Picks and Pans Review: King David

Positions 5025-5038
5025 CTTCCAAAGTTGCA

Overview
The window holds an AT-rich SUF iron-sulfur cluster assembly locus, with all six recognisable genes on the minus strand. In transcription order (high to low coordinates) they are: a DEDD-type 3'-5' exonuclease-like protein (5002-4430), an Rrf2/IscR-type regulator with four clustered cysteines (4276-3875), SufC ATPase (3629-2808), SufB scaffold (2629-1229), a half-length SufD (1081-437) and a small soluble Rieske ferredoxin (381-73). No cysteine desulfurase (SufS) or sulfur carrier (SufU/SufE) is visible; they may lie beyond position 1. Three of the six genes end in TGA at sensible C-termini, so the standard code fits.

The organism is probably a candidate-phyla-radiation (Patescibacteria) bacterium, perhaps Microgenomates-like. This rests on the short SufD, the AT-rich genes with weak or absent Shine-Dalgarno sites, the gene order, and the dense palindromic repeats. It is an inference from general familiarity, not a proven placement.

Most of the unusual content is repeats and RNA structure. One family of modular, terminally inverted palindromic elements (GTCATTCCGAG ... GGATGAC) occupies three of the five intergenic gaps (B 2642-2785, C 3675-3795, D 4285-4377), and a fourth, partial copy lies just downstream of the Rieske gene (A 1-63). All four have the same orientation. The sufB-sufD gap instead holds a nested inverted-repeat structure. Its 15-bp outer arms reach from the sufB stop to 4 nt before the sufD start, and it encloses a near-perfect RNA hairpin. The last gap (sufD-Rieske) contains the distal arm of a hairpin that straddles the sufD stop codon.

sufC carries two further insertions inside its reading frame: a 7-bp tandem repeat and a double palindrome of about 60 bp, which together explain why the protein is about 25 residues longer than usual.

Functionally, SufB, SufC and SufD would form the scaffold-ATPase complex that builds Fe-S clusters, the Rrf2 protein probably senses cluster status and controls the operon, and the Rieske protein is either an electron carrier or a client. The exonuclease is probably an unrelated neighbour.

At least nobody can blame the writers for this one. When it comes to providing all the ingredients for a terrific movie—action, political intrigue, sex, war, art—you just can't beat the boys who pounded out the Old Testament. In translating the rocks-to-riches story of the Jews' King David to the screen, however, director Bruce (Tender Mercies) Beresford has taken an astoundingly literal-minded, credulous approach. The film has none of the scope of mythology. Yet none of the characters seem like real people either. Nobody ever says anything normal like, "Wow, that Goliath is a big son of a gun," or "Another bowl of manna, please." Instead, average people go around proclaiming to no one in particular, "The God of Israel, He is the Lord of Hosts," as if they all hope they'll end up being quoted in the Bible. Richard Gere plays David as a mumbly lech who seems to have left his charisma in the shepherd's hut. When he gazes at himself in a mirror, the notion of retitling the movie Israelite Gigolo seems awfully hard to resist. And when David celebrates the arrival of the Ark of the Covenant in his city, Jerusalem—the Bible describes him as "dancing and making merry" (I Chronicles 15:29)—Gere seems more to be auditioning for the Solid Gold chorus than paying his respects to his Deity. (For a look at the historical David, see p. 67.) Beresford rouses some life only in the many scenes of battle and miscellaneous violence. There his motto seems to be: Two heads are better than one, especially if you can lop them both off and let them bounce on the ground. Edward (Champions) Woodward has his moments as the paranoid Saul, David's predecessor, and Cherie Lunghi, as David's first wife, Michal, denounces him in the movie's only really passionate scene. But the pace drags. Anyone facing the temptation to go see King David is advised to remember that old moviegoer's commandment: Thou shalt not squander thy time on Biblical epics. (PG-13)
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